On the other hand, the gentle-mannered Zahia is worthy of Fatima’s barely concealed contempt. The young widow’s non-threatening behavior can’t disguise her culpability in allowing a friend to suffer an acid attack for daring to wear a skirt.
Rayhana’s film does criticize the Islamic religion but definitely not in an Islamophobe-friendly way. Female frontal nudity occasionally pops up. But these images definitely won’t excite the male gaze. Honor killing and acid attacks are shown as problems. But the pungent line “Your Islam is not my Islam” makes clear that the fault lies with those practitioners who adopt a highly conservative interpretation of Islam. Think of Zahia and Mohamed as being spiritual siblings to Christians who claim homophobia is part of their religion.
The film’s references to Communist vs. fundamentalist clashes may fly over some viewers’ heads. Certainly, Zahia’s ulterior motive in visiting the hammam isn’t made clear.
But even non-Algerians can understand that Samia’s still unmarried state is tied to class snobbery at her profession. Also transcending the cultural barrier is the film’s showing why certain women-only spaces are necessary. When such spaces give women a measure of freedom from male domination or control, they can be incredibly liberating places.
Some viewers may cry foul at the magical realist ending taken by a powerful film mostly steeped in quotidian reality. But given the aspirational pro-woman slant of the film, the final images feel like an appropriate response to what has gone before.
Adapting a play for the screen is never an easy task. Rayhana’s success in making her adaptation gripping, funny, and tragic sparks curiosity and confidence about whatever she’ll tackle next.
Lynne Sachs’ lively and always fascinating documentary “Tip Of My Tongue” breathes life and even laughter into collective remembrances of the last third or so of the 20th century and the first decade of the 21st century.
Sachs is turning 50. As with other people reaching that milestone, it’s an occasion for looking back. But rather than conducting an exercise in solo reminiscence, the filmmaker invites friends and acquaintances who are around the same age for a weekend of remembering moments from their lives over the past five decades.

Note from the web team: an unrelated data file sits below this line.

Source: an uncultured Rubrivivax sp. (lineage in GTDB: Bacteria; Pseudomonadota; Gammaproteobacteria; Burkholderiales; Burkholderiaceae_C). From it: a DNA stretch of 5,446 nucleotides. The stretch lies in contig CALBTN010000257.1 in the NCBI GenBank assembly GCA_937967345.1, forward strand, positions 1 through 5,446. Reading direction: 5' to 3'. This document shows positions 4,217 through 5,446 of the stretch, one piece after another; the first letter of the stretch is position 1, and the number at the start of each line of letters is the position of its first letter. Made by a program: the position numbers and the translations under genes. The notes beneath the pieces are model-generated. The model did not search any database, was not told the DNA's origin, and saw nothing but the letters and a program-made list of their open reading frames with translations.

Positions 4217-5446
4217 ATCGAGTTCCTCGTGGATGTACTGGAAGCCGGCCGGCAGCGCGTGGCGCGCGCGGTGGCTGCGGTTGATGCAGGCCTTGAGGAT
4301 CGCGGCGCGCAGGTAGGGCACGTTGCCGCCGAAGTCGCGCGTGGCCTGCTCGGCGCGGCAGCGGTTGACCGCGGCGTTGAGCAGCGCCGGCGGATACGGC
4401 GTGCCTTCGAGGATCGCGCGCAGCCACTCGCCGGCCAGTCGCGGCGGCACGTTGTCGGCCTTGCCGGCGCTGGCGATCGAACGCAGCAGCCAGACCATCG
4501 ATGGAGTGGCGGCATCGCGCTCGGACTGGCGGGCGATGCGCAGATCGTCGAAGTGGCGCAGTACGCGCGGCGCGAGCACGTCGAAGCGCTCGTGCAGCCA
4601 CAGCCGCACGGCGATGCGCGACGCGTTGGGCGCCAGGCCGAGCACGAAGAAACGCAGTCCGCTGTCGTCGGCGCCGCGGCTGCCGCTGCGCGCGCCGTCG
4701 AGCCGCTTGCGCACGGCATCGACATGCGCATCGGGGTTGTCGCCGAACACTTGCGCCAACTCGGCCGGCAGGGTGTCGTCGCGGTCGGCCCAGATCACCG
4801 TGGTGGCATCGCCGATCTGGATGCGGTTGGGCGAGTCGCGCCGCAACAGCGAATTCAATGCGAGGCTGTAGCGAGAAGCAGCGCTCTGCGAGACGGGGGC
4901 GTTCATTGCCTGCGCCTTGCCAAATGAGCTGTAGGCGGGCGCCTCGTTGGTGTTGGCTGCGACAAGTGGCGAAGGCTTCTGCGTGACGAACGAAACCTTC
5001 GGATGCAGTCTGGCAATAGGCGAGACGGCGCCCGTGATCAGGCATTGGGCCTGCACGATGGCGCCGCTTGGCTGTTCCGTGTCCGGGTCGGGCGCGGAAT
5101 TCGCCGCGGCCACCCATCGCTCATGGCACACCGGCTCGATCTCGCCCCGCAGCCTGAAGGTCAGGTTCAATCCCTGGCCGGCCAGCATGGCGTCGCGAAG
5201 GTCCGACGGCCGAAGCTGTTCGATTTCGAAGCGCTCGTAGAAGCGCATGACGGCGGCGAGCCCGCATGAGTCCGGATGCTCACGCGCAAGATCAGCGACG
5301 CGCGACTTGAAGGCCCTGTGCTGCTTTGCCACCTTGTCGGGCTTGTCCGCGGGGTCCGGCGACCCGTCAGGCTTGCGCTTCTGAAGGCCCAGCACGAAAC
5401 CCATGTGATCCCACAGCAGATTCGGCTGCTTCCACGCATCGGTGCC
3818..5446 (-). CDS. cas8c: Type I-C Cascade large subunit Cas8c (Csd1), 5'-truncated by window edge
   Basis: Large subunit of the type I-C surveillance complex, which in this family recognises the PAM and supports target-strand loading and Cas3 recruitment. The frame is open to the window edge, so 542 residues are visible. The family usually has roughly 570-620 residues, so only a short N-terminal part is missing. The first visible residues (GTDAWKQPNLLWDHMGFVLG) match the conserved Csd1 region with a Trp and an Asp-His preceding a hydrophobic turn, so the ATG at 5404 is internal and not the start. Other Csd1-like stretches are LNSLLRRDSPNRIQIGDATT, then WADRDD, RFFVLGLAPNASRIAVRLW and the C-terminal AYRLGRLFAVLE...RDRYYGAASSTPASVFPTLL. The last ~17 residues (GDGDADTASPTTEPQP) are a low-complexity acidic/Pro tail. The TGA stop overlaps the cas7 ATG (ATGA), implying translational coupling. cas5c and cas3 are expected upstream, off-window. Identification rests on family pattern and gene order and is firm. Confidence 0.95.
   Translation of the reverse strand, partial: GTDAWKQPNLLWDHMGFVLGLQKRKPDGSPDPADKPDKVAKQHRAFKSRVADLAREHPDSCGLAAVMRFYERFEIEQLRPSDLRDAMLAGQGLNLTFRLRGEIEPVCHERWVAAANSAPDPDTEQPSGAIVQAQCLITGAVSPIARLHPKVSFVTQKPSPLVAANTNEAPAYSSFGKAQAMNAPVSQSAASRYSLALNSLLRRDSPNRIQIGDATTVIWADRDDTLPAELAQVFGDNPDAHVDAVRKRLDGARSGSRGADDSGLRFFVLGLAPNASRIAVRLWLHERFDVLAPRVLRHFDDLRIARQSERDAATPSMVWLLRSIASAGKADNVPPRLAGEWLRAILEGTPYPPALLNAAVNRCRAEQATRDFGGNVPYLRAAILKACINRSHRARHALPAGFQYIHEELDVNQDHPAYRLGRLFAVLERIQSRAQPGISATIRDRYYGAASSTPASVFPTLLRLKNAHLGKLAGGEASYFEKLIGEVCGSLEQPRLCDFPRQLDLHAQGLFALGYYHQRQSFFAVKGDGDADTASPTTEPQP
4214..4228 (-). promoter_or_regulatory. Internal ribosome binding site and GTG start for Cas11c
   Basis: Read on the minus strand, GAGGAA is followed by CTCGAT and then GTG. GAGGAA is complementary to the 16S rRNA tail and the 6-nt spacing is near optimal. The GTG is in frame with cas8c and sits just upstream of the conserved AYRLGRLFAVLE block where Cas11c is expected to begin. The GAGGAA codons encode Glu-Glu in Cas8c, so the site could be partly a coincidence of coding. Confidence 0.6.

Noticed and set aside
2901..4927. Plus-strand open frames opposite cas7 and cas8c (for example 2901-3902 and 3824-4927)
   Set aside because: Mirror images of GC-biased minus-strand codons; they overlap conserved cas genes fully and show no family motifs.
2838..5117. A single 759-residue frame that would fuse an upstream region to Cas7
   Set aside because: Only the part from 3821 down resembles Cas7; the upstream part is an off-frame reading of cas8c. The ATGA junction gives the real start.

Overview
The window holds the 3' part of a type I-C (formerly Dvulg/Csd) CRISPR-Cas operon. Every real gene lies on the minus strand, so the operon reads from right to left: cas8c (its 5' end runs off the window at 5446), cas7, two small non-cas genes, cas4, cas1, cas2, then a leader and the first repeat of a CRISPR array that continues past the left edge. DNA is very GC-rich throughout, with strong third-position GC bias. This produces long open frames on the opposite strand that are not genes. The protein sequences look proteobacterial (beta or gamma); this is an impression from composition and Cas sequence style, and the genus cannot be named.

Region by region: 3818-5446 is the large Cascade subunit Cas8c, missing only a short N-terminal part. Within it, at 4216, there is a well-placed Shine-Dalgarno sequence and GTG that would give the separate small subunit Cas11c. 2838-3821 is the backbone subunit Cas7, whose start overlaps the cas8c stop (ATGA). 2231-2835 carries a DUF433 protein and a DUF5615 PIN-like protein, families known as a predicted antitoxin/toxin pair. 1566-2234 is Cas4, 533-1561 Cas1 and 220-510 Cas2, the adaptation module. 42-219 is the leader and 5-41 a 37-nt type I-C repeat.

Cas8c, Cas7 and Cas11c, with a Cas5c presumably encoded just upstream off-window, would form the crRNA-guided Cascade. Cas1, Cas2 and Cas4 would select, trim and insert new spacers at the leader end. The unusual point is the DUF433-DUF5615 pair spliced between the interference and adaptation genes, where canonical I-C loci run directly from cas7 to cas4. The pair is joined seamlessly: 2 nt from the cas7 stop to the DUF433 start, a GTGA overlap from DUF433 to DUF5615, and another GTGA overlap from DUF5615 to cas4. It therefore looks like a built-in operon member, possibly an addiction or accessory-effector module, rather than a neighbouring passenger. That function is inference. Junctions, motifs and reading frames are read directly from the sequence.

Sachs’ record of her experiment avoids airless nostalgia to become a living breathing chronicle. The film’s not concerned with calling up memories for a particular year. The frequent sight of years being written on surfaces other than paper unchains the participants’ memories from the fetters of the concrete past. Instead, the recalled stories possess both present-day parallels and a small resurrected detail from the past. A childhood recollection of the Kennedy assassination seems like a foreshadowing of children’s lives ruined by the possibility of gun violence. A biracial man’s memory reminds the viewer of just how relatively recently interracial relationships were still illegal.
There’s an air of playfulness to the whole project. Excerpts from the filmmaker’s poetry over the years deflate the seriousness of momentous events such as the Moon Landing. Expected period footage coexists with irreverent animation. One memory play evokes the joy of sitting underneath a tree and chatting with friends on a summer day.
Sachs’ unconventional documentary style will disconcert more literal-minded viewers. Sometimes one person’s story is cut off midway through on the soundtrack and replaced with a tale from a different person. Nor does Sachs directly identify any of the participants, even herself. Some repeated shots are metaphors for the process Sachs is chronicling.
But the filmmaker’s approach pays off. Sachs’ film shows that living with and through a momentous event doesn’t have to diminish our own personal experiences.
(“Felicite” screens at 2:15 PM on October 7, 2017 at the Rafael 2 and 2:00 PM on October 11, 2017 at the Rafael 3. “After The War” screens at 9:30 PM on October 13, 2017 at the Sequoia 1 Theater and 6:15 PM on October 14, 2017 at the Century Larkspur 2. “I Still Hide To Smoke” screens at 4:00 PM on October 9, 2017 at the Rafael 1 and 11:15 AM on October 10, 2017 at the Sequoia 2. “Tip Of My Tongue” screens at 9:00 PM on October 10, 2017 at the Sequoia 1 and 9:00 PM on October 11, 2017 at the Century Larkspur 2. For theater locations and advance ticket ordering, go to www.mvff.com .)Filed under: Arts & Entertainment